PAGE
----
Supply Chain Movement 16 – Consultancy

Contents Supply Chain Movement 16 – 2015 Q1

Publishing date: 27 February 2015

6 | News & Background

  • Jungheinrich aiming for Europe’s number 1 position
  • Winners of last quarter: Lalamove and UberCARGO
  • Loser of last quarter: Philips
  • Our supply-chain future: fair sharing – column

11 | Snapshots Roundtables Supply Chain Movement

  • With Oracle on 31 October 2014
  • With EveryAngle on 19 November 2014

14 | Consulting Subway Map 2015

In the rapidly changing economy, countless companies need advice on strategy and especially supply chain management. In spite of several acquisitions, the landscape of supply chain consulting firms remains fairly fragmented. Following on from its highly popular subway maps showing supply chain software vendors and logistics service providers, the European quarterly magazine Supply Chain Movement has now published the second edition about the supply chain consultancy sector.

16 | Profile Greg Javor, Starbucks Coffee Company

From a small shop in Seattle in 1971, the Starbucks Coffee Company has conquered the globe. With more than 21,000 stores in 64 countries, the largest coffeehouse company in the world serves 70 million customers each week with over 30 blends of specialty coffee, tea, food and entertainment. It’s more than just coffee. Its aim is to connect people and provide an experience. To ensure that the Starbucks experience lives up to its promise – and that each of the company’s 300,000 baristas can make the perfect cup – Greg Javor, is responsible for getting all the ingredients into the stores on time and in perfect condition.

22 | Management: international supply chain obstructions

Tight sanctions and sky-high import duties are obstructing international supply chains. They cause extra complexity, lots of red tape and often lengthy delays at certain national borders, if they can even be crossed at all. Some companies try to work round the blockades, such as the tomato producers who export to Russia via Turkey. However, most organisations prefer not to take any risks so they stick to the rules – assuming they can find out what those rules are, that is.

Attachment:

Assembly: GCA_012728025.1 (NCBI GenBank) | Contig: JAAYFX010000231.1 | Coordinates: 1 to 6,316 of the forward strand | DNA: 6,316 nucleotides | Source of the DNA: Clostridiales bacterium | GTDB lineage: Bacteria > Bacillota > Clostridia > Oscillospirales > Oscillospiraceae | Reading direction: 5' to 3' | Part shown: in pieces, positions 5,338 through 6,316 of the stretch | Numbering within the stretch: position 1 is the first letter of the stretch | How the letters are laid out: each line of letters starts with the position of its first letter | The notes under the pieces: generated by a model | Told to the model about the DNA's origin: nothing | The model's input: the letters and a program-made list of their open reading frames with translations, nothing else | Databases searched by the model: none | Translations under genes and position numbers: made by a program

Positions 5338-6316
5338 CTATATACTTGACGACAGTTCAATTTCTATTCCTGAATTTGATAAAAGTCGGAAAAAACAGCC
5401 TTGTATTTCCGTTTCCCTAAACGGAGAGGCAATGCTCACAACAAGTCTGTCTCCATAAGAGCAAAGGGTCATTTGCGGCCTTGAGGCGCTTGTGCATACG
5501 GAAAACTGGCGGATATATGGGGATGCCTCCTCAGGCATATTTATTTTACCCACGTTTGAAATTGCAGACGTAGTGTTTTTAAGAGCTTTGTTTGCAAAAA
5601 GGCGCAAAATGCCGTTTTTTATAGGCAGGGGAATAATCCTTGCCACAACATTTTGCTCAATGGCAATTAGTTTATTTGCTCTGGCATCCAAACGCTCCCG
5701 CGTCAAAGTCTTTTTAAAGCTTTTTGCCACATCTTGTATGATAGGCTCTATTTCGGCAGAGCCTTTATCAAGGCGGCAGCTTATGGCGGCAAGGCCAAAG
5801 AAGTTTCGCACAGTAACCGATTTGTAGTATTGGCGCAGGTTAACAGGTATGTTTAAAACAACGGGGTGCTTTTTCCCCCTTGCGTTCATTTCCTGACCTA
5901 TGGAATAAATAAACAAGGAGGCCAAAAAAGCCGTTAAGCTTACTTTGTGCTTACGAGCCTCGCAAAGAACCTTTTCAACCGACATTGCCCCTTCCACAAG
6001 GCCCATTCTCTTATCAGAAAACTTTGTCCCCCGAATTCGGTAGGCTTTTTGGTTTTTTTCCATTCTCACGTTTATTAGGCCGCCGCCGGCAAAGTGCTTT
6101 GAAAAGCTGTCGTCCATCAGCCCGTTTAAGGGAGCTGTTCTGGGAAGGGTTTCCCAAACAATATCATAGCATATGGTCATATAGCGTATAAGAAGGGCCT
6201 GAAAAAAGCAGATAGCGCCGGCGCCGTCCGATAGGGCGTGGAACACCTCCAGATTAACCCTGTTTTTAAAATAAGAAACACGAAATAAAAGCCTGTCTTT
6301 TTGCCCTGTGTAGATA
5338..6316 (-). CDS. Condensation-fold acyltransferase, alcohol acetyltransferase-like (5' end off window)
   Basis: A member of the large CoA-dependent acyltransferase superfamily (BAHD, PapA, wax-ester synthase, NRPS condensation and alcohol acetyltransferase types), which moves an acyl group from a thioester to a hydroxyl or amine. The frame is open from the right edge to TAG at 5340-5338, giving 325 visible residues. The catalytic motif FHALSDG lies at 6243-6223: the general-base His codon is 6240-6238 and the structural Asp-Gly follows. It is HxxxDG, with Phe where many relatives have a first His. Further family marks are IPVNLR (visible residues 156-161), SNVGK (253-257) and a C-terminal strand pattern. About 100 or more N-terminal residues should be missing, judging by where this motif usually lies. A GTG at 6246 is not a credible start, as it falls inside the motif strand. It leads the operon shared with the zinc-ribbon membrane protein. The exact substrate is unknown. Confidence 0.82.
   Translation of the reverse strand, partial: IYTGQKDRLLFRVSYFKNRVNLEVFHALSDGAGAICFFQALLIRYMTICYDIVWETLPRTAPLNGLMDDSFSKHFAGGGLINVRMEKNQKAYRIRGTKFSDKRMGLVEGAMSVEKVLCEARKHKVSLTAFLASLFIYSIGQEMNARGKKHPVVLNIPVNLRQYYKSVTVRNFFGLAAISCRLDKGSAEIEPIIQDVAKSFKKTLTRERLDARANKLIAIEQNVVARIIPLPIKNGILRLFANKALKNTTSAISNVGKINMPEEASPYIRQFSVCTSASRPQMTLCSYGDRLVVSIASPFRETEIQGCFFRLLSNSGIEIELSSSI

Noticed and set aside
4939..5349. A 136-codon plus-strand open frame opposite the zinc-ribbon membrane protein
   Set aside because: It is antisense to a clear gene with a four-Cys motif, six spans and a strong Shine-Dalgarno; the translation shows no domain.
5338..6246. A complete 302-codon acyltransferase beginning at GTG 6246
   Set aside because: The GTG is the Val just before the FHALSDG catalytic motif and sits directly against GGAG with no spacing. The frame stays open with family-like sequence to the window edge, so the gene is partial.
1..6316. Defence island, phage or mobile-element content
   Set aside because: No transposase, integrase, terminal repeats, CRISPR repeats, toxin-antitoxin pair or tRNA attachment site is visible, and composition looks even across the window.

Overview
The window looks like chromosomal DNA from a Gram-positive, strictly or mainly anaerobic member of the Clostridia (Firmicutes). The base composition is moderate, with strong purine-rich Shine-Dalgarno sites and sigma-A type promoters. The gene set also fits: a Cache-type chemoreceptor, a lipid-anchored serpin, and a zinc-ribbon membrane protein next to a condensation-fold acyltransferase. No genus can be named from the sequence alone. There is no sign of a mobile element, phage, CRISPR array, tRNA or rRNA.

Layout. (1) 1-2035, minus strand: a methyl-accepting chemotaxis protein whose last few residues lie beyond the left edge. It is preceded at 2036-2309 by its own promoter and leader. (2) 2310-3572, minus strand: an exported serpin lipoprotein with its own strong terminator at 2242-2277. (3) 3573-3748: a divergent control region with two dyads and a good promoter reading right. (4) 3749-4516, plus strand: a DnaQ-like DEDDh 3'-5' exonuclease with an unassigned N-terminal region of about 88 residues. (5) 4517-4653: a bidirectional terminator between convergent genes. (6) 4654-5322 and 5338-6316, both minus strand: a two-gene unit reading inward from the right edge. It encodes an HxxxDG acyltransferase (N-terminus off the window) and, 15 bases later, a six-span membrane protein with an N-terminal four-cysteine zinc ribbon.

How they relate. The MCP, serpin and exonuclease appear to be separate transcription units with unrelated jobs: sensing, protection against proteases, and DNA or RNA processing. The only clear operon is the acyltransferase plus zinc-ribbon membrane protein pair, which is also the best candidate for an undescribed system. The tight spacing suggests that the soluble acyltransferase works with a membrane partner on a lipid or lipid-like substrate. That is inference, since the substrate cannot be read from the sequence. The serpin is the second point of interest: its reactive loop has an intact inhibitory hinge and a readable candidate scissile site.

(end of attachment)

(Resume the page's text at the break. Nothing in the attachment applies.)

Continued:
28 | Business & supply chains in Europe

Facts & Figures

30 | Innovations in warehousing

For warehousing a new era is dawning. On the one hand, the breakthrough of omnichannel business means increasingly complex logistics processes because of smaller order quantities and shorter delivery times. On the other, we are seeing new technological advancements such as Google Glass, smart watches and tablets on the market for innovative process improvements.

33 | Seamless Supply Chain Execution

12 Questions about Multimodal Transportation Management

34 | Mindmap for an ethical supply chain

As a result of the growth in the outsourcing of manufacturing worldwide, ethical problems are also increasing in the supply chain: a catastrophic fire in a contract manufacturer’s overcrowded factory in Bangladesh and recalls of branded products containing harmful substances, to name but a few. Much can be gained by taking a structured approach to these challenges. Together with Professor Christopher Tang from the University of California, Los Angeles (UCLA), Supply Chain Movement has devised this mindmap outlining the route, with road signs indicating potential hazards along the way.

37 | Self-assessment of chain collaboration

Supply chain management should really be about collaboration with customers, suppliers and other chain partners. But many companies first have to get everyone singing from the same hymn sheet internally before focusing on external collaboration. To help you gain insight into your opportunities and suitability for supply chain collaboration, Supply Chain Movement and Slimstock have developed a practical self-assessment.

39 | Tools & Technology: Improving compliancy

41 | Supply Chain Agenda of Dilşat Uyguroglu

Unilever’s corporate vision – “to double the size of the business, whilst reducing our environmental footprint and increasing our positive social impact” – is top of mind, bordering on evangelical, for the company’s supply chain in Turkey. Sustainability has been on the company’s agenda for nearly two decades and its Sustainable Living Plan strongly drives business today. A commitment to halving its environmental impact by reducing greenhouse gases, water use, waste packaging and increasing sustainable sourcing has a huge impact on the supply chain. Dilşat Uyguroglu is responsible for logistics and customer service operations of the company’s 30 brands in Turkey and Central Asia where there are eight factories, including one of the world’s largest ice-cream factories.